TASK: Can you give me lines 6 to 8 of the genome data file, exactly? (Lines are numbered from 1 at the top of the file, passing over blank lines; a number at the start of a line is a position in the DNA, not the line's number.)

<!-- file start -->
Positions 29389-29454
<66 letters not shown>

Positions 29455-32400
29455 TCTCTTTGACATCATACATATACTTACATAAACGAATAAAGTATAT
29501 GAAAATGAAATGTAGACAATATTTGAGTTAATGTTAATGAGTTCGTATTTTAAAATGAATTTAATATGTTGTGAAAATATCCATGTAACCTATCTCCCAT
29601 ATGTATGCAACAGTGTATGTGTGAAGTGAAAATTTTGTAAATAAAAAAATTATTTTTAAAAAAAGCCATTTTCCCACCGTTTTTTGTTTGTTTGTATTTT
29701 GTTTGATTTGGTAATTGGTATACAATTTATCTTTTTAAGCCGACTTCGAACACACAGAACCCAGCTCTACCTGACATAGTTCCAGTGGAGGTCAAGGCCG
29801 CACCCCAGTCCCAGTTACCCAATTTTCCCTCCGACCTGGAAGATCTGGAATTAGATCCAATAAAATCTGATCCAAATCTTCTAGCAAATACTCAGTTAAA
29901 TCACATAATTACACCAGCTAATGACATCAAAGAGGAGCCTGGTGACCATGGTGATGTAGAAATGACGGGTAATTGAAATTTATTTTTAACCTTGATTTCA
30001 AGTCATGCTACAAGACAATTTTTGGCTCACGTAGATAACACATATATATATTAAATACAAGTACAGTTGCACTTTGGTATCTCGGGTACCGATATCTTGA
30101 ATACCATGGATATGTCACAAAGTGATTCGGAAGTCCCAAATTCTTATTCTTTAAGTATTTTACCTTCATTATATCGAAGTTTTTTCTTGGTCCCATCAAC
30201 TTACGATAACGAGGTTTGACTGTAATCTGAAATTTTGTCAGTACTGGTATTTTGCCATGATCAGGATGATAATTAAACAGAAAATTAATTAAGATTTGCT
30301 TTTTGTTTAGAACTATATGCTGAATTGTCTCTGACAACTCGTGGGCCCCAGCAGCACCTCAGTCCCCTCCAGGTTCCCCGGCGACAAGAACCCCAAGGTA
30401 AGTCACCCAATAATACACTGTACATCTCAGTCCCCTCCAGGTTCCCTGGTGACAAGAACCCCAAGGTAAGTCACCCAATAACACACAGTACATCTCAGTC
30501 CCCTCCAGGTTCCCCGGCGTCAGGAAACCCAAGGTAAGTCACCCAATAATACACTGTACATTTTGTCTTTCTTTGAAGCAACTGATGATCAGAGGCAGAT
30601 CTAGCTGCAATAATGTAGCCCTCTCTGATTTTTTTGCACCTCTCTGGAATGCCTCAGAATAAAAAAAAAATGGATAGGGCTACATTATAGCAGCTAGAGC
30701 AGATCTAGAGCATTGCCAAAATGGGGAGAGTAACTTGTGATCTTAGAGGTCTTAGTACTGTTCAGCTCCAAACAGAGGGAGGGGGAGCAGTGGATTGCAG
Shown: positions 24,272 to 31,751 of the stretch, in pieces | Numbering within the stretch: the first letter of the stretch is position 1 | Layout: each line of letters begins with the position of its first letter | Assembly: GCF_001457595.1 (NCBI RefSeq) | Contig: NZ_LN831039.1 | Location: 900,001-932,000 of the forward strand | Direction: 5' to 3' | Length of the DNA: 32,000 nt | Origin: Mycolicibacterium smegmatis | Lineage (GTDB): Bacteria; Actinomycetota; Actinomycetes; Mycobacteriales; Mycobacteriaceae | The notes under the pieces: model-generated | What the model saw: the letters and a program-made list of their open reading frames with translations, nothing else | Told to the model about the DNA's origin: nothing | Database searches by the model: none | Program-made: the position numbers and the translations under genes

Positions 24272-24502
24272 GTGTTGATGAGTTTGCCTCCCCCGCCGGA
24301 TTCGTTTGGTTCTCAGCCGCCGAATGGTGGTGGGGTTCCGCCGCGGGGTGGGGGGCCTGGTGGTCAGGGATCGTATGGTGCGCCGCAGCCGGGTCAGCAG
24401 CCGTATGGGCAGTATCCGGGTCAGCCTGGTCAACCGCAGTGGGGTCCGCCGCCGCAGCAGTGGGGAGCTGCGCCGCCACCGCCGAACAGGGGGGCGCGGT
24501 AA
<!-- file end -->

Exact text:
29601 ATGTATGCAACAGTGTATGTGTGAAGTGAAAATTTTGTAAATAAAAAAATTATTTTTAAAAAAAGCCATTTTCCCACCGTTTTTTGTTTGTTTGTATTTT
29701 GTTTGATTTGGTAATTGGTATACAATTTATCTTTTTAAGCCGACTTCGAACACACAGAACCCAGCTCTACCTGACATAGTTCCAGTGGAGGTCAAGGCCG
29801 CACCCCAGTCCCAGTTACCCAATTTTCCCTCCGACCTGGAAGATCTGGAATTAGATCCAATAAAATCTGATCCAAATCTTCTAGCAAATACTCAGTTAAA